Researchers Bradley Park, T.J. Lawson, Hiranthi Samaranayake, and James A. Murphy, from Rutgers University Center for Turfgrass Science, reported their findings in the July/August 2010 edition of Crop Science, published by the Crop Science Society of America.
The researchers attributed the better spring performance of Kentucky bluegrass to greater shoot biomass production during spring, an annual growth cycle phenomenon of cool-season turfgrass.
Twenty-two Kentucky bluegrass varieties were tested using a paddling device developed at Rutgers University during six week periods in spring, summer, and fall.
A variety called ‘Julia’ had the greatest wear tolerance and recovery throughout the study and has previously exhibited a high level of performance in traffic stress trials at Rutgers and other universities. Unfortunately, its susceptibility to various turfgrass diseases caused by fungal pathogens limit its use on sports fields.
Several varieties frequently used in blends established for sod production, classified as Compact-Midnight Types, including ‘Midnight’, ‘Midnight II’, and ‘Liberator’, were tested. While these exhibited good wear tolerance during fall, their recovery in the following spring was slow. Slow spring recovery of these cultivars is due to long winter dormancy and late spring green-up.
‘Cabernet’, ‘Lakeshore’, ‘Moon Shadow’, ‘Limousine’, and ‘Jefferson’ varieties exhibited better recovery from fall wear during the next spring. Better winter performance and early spring green-up likely aided in the spring recovery of these cultivars after wear during the previous fall. These cultivars would be useful on sports fields needing recovery from fall use and should probably be included in blends with Compact-Midnight Type cultivars.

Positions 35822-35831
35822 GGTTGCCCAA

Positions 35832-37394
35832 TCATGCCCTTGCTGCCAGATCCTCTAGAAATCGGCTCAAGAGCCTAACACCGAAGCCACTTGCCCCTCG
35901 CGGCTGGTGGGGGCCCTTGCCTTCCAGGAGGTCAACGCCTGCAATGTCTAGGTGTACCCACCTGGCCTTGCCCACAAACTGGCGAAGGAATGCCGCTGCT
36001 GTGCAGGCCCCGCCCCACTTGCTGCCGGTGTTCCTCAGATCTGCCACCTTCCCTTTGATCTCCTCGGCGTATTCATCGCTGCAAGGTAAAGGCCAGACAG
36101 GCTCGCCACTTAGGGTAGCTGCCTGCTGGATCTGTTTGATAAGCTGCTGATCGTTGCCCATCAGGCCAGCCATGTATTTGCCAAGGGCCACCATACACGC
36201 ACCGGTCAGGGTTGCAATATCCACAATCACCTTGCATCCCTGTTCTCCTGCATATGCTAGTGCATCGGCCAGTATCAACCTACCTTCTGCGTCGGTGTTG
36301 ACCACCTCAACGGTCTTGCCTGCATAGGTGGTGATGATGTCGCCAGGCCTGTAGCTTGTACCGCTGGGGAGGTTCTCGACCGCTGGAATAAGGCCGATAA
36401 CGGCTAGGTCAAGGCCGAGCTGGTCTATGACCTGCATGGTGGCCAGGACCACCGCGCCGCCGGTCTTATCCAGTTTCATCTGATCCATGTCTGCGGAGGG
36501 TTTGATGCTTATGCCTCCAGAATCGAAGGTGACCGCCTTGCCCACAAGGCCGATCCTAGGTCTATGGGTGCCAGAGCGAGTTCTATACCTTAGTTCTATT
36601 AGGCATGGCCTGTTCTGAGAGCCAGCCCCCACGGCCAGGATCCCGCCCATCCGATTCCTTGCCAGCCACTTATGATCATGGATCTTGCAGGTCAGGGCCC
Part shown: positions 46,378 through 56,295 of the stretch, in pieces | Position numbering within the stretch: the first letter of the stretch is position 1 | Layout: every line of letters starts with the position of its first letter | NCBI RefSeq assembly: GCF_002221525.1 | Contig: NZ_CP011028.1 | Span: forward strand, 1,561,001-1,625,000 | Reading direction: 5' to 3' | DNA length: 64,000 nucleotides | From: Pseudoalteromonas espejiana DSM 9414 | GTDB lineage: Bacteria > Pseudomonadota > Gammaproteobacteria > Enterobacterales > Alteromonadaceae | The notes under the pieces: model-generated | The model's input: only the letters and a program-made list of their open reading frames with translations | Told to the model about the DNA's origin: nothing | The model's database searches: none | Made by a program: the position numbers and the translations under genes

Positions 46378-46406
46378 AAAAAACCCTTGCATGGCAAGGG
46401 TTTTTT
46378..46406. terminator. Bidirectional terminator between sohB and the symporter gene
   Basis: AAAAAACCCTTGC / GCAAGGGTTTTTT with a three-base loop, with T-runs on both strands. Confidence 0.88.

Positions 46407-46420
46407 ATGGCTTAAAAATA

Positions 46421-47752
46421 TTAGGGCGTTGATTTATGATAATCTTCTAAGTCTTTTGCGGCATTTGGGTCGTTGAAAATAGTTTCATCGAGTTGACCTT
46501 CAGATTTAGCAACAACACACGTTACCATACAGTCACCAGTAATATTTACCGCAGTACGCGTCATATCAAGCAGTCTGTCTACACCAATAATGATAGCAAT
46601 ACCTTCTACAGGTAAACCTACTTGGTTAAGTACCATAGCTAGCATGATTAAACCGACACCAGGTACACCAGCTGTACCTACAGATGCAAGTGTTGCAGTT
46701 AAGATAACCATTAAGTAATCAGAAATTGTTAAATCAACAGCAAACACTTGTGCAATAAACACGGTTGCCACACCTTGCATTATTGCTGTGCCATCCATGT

The ‘Langara’, ‘Bedazzled’, and ‘Touchdown’ varieties had poor wear tolerance and recovery during all seasons. The researchers concluded that these cultivars are better suited to sports fields that see low use intensities.
The research team at Rutgers University continues to investigate the effects of seasonal wear on Kentucky bluegrass. Results provide sod growers, sports field managers, and other turf professionals valuable information to aid in cultivar selection for use on sports and recreational surfaces. For example, the authors concluded that screening varieties for tolerance to wear should be done in the spring.
The full article is available for no charge for 30 days following the date of this summary. View the abstract at https://www.agronomy.org/publications/cs/abstracts/50/4/1526.
Crop Science is the flagship journal of the Crop Science Society of America. Original research is peer-reviewed and published in this highly cited journal. It also contains invited review and interpretation articles and perspectives that offer insight and commentary on recent advances in crop science. For more information, visit www.crops.org/publications/cs
The Crop Science Society of America (CSSA), founded in 1955, is an international scientific society comprised of 6,000+ members with its headquarters in Madison, WI. Members advance the discipline of crop science by acquiring and disseminating information about crop breeding and genetics; crop physiology; crop ecology, management, and quality; seed physiology, production, and technology; turfgrass science; forage and grazinglands; genomics, molecular genetics, and biotechnology; and biomedical and enhanced plants.